The back half of this review infuriates me. The ColorChecker Passport is a precision device designed to help you manage your color starting at capture. It gets you to a neutral place quickly but also lets you profile specific camera/lens combinations and based on specific lighting conditions. The 18% gray card is a must-have for quickly setting camera exposure and removing color casts. Even more important is the updated camera calibration software v2.0. You can now create and save custom ICC camera profiles for virtually any lighting situation utilizing either an X-Rite ColorChecker Passport Photo 2, ColorChecker Classic or ColorChecker Digital SG target in conjunction with the X-Rite Camera Calibration software v2.0
Back to why else you would want a new version: Like any precision tool, it can degrade with wear and how it is stored. I'd recommend updating your CC Passport every 2 - 3 years.
I suppose you have to each ask yourself how much your time is worth and then see if the hours you'll save isn't worth the pricetag. Is it worth it to me...absolutely!!!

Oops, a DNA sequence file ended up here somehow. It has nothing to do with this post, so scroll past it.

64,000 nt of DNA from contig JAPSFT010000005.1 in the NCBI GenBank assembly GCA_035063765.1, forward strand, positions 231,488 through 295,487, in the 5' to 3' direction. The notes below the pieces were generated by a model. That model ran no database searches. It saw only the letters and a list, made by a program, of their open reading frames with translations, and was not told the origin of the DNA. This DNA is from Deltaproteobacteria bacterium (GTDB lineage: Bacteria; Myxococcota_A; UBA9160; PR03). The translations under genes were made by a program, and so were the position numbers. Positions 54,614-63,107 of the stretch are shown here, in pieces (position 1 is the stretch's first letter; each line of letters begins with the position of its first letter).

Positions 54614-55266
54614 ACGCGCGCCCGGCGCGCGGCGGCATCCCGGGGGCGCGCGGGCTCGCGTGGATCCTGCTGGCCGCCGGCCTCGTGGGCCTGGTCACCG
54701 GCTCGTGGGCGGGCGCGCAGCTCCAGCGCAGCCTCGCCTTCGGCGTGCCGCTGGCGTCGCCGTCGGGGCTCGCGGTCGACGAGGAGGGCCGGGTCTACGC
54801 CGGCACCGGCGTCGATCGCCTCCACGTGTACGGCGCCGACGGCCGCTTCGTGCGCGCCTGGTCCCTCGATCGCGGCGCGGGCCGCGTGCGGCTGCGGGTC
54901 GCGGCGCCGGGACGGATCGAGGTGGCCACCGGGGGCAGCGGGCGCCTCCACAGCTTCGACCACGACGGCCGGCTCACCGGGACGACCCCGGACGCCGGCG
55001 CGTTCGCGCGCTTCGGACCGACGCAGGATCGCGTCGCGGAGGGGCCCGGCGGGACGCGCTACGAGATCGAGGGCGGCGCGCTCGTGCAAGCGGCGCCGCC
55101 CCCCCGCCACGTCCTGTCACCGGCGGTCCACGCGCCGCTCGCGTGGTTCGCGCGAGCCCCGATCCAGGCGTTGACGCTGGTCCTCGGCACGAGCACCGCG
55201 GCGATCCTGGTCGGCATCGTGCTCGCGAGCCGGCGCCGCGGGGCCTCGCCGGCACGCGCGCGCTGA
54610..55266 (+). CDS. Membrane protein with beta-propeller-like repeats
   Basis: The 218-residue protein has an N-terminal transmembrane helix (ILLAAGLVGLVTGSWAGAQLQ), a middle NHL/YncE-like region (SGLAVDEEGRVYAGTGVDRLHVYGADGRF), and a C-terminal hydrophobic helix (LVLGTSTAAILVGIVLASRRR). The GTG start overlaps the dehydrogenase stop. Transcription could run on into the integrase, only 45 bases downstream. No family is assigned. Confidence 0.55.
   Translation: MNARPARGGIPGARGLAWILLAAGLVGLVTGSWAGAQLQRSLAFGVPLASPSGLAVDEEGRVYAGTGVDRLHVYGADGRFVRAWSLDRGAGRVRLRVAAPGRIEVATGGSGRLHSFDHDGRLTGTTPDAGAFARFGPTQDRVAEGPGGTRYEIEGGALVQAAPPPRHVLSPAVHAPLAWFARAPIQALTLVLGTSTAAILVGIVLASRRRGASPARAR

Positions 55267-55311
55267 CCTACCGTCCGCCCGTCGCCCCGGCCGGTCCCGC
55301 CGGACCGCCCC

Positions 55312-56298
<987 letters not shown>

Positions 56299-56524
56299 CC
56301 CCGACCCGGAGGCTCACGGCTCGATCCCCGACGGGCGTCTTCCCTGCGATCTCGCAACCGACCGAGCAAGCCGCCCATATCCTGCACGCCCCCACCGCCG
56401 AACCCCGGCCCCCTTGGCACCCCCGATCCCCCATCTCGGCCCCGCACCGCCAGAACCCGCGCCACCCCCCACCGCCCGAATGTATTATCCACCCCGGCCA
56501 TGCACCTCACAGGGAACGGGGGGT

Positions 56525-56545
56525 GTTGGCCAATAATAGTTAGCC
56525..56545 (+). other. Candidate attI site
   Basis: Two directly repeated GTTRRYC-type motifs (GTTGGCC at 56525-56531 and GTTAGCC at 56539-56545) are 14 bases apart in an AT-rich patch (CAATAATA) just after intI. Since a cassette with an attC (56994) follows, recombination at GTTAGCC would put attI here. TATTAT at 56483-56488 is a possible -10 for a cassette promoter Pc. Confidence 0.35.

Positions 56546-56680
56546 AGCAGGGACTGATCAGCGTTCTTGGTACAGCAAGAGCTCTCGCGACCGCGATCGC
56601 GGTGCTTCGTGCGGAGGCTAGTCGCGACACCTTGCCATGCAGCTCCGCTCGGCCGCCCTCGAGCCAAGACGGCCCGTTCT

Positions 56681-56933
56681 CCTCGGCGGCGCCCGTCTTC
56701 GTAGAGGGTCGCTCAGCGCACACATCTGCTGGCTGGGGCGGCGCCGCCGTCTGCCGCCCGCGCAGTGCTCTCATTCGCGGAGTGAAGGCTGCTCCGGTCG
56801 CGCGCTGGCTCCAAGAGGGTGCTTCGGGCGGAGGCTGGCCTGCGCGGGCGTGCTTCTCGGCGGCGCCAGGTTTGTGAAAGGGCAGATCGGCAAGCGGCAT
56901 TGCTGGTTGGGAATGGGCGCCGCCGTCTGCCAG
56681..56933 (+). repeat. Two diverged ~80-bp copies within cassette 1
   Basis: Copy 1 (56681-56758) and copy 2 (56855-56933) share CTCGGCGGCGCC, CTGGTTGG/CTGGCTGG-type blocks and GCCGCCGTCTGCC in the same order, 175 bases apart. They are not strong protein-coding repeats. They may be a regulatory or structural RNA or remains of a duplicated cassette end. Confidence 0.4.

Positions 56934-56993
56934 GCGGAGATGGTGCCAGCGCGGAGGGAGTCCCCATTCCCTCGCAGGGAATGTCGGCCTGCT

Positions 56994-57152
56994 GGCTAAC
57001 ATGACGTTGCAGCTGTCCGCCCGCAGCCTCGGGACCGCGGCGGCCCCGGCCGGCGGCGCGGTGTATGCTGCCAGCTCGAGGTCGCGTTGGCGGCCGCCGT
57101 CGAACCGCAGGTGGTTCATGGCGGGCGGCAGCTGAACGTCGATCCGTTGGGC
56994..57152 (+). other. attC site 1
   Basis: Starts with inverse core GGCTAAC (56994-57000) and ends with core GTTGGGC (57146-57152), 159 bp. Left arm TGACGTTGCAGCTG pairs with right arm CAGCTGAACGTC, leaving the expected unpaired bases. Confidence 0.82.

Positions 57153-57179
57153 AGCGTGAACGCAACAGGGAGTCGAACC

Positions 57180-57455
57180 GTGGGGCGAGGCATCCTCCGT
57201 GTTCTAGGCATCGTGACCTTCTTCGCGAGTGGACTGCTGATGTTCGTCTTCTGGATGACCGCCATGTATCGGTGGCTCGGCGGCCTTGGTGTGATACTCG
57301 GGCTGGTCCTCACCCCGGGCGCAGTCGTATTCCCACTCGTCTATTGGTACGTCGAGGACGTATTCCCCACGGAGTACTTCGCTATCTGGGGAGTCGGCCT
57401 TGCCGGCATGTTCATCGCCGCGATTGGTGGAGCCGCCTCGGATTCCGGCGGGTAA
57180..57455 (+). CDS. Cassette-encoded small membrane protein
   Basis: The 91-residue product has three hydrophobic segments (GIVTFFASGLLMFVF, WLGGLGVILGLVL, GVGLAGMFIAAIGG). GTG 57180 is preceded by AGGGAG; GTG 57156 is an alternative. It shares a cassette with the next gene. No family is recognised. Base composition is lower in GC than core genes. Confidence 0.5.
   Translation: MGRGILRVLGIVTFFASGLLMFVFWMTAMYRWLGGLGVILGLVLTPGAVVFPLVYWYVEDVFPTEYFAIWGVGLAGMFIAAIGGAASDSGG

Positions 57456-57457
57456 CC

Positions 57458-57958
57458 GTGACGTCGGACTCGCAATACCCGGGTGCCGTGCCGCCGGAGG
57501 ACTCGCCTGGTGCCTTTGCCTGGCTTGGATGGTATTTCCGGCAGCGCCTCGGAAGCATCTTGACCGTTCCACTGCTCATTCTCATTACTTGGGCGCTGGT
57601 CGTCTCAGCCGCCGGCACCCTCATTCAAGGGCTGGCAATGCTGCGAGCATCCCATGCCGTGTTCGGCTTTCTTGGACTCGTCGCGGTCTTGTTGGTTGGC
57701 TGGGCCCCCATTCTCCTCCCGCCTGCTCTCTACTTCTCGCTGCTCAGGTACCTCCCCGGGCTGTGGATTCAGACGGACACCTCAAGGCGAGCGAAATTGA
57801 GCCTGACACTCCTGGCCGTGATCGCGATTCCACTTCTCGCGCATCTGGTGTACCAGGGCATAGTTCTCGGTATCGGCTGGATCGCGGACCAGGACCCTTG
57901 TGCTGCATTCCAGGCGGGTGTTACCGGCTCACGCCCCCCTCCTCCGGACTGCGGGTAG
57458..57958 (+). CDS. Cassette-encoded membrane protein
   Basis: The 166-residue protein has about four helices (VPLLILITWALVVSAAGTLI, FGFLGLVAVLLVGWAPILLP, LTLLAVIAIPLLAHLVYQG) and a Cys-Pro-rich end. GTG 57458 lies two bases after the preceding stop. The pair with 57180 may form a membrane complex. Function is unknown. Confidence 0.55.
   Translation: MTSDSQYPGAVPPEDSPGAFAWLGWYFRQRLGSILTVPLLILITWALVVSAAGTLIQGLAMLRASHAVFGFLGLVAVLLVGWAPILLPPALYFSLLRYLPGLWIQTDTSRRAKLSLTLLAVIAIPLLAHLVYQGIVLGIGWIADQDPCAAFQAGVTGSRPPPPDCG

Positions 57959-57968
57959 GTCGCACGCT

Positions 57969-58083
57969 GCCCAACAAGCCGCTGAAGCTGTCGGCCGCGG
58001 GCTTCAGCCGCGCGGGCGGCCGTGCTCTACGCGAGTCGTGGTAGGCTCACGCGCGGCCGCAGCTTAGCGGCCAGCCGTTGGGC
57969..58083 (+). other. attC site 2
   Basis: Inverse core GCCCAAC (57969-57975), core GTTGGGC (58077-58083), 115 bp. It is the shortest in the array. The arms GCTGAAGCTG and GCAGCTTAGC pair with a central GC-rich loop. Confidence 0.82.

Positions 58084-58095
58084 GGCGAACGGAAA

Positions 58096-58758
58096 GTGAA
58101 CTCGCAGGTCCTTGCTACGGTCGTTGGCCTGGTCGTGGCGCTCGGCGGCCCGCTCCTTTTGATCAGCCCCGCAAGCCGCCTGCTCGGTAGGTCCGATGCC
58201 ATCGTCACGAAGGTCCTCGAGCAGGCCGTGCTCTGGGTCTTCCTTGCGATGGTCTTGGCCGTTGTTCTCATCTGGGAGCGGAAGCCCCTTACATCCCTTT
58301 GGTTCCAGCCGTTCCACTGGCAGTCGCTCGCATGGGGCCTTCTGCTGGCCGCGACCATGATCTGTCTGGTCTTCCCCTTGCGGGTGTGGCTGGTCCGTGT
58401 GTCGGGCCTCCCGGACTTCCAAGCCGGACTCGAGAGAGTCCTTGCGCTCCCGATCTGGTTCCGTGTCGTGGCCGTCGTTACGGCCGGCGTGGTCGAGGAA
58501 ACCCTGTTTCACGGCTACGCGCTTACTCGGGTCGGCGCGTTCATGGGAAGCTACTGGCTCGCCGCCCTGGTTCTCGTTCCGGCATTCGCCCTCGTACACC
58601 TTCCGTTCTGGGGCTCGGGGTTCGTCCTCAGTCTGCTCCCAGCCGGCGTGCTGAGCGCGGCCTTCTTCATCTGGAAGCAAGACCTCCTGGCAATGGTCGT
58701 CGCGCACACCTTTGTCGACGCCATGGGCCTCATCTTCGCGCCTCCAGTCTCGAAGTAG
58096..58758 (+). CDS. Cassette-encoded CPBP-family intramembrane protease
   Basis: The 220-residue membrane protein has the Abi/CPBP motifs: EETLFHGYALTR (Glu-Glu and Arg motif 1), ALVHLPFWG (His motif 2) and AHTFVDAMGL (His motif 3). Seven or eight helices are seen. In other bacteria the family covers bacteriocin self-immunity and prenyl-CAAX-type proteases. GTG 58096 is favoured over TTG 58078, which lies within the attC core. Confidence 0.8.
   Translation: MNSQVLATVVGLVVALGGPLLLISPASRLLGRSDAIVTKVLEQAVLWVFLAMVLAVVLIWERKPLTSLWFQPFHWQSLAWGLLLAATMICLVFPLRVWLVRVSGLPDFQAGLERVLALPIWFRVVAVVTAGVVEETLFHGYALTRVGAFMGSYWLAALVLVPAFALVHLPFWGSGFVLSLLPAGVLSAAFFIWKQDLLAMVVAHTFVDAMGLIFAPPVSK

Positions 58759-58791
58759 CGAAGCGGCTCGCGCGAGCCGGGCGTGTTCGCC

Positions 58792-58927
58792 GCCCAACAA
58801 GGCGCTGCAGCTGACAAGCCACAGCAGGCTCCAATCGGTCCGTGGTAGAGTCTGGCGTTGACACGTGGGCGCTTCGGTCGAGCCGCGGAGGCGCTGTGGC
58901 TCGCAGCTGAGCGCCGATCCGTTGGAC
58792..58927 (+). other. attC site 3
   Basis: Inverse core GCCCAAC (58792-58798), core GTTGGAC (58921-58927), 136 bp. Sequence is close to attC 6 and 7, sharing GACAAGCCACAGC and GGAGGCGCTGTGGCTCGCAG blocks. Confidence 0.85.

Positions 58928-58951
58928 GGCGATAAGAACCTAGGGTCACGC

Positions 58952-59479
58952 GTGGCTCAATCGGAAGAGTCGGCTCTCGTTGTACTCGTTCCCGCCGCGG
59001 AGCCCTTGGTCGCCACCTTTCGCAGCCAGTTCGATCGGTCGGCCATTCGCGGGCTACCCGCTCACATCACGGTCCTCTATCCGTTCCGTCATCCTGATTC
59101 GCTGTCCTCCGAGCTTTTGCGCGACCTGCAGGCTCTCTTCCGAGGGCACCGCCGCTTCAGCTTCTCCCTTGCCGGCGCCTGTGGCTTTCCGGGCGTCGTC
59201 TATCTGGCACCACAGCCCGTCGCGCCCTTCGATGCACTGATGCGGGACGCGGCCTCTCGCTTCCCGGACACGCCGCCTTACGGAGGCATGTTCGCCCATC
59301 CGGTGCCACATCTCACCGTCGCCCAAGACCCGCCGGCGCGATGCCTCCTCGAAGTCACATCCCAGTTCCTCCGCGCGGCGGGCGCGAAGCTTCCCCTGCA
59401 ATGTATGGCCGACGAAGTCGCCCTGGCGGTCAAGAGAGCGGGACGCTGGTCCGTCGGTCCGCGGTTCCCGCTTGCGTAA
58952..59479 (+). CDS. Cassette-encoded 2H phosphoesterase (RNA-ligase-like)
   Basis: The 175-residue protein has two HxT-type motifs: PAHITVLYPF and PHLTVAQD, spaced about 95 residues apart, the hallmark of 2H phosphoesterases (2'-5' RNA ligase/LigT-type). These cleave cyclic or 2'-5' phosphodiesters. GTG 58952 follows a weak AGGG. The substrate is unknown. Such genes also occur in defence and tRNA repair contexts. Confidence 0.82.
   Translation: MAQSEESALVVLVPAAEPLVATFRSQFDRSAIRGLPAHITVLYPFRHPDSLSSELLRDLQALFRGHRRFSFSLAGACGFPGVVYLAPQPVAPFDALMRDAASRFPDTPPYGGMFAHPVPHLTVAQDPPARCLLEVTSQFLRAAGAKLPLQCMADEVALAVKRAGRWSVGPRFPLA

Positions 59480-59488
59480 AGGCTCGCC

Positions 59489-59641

I see nothing inside my version doesn't have...

Tony Northrup's picture

I know people swear by these, but I have one and never use it, nor do I ever feel the need to use it. I understand there might be some technical photography gigs where color accuracy is worth a little extra effort, but 1) I just never struggle with color accuracy with any modern camera, and 2) I edit published photos for pleasing color, not necessarily the most accurate color. Also, $120, WTAF.